Synopsis: This morning, Nate Hoffelder has reported on his blog The Digital Reader (link below) that the first illegal copy of one of the new Pottermore DRM free Harry Potter ebooks has appeared on the web.
One born every minute:
It seems that the form of anti-copying protection that Pottermore have chosen to use is in the form of a number of small files concealed in the body of the ebook, which gives details of the person who purchased the particular copy of the ebook. This is great for honest readers, as it enables one to move the ebook from one device to any other freely, so effectively bringing ebooks into the realm of ordinary paper books finally.
But obviously it also makes it very easy (one might think) to copy and sell online , which is what this individual has apparently done.
But as Nate has pointed out, the software in the ebook he has placed online to sell, has this secret sting in its tail, enabling the Pottermore folk to identify him easily. So no doubt an army of lawyers is already on their way to the guy’s house to impound all his worldly possessions, up to and including his wife and children, for his temerity in offering to sell people copies of his Pottermore ebook.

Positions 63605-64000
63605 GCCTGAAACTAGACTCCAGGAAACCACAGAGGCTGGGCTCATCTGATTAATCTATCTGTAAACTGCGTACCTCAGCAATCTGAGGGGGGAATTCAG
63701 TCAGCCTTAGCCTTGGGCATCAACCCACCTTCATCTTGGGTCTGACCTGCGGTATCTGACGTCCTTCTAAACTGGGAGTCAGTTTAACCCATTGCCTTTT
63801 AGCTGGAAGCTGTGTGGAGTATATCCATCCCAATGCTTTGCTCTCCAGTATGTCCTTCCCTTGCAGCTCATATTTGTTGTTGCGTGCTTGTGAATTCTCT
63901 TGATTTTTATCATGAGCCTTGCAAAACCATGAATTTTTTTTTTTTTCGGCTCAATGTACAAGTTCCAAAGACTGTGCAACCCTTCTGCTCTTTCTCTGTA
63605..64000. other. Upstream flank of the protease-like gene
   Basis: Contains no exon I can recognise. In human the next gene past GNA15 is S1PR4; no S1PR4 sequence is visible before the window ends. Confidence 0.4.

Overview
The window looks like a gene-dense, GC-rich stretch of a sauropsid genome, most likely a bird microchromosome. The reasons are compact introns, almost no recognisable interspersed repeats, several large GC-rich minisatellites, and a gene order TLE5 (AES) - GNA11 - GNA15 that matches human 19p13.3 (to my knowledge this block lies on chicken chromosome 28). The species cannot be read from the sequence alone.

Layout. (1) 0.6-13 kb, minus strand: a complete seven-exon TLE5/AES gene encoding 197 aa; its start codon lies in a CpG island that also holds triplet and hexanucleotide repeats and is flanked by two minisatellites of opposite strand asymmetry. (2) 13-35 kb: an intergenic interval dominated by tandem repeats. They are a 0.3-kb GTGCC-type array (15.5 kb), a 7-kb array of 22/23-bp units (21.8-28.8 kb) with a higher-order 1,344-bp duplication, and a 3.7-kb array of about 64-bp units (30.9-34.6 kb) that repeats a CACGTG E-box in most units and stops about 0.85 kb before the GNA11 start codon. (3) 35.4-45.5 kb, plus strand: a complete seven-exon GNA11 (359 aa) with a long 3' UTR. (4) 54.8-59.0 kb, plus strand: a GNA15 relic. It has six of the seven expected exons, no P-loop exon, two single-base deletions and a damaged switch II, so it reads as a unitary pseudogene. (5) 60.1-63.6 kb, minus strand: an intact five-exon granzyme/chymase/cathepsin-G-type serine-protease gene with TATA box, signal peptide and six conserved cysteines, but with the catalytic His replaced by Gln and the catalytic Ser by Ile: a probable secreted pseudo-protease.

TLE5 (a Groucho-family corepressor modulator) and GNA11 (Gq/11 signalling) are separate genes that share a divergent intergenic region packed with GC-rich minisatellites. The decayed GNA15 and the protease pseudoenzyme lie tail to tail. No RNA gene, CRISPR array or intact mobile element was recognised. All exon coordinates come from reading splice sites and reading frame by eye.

I will be very interested to hear how this story plays out, since the approach to ebook piracy that Pottermore have chosen is so much better from the point of view of us, the readers, than the dreadful Adobe DRM system that we have all had to deal with since the start of ebooks.
To be able to freely move our ebooks from device to device, lend them to friends and family, and generally have a much easier time of it when dealing with our ebooks is such a wonderful idea that I truly hope this particular idiot’s fate is widely publicized, in order to discourage other’s from imitating him, and thus giving more fuel to publishers who insist that the old system of protecting against piracy is the only one to use – in spite of the fact that it has been shown over and over and over again not to work either.
Link to The Digital Reader: http://www.the-digital-reader.com/2012/03/29
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What are your thoughts on copyright protection in general, and do you think the approach of Pottermore is the way to go?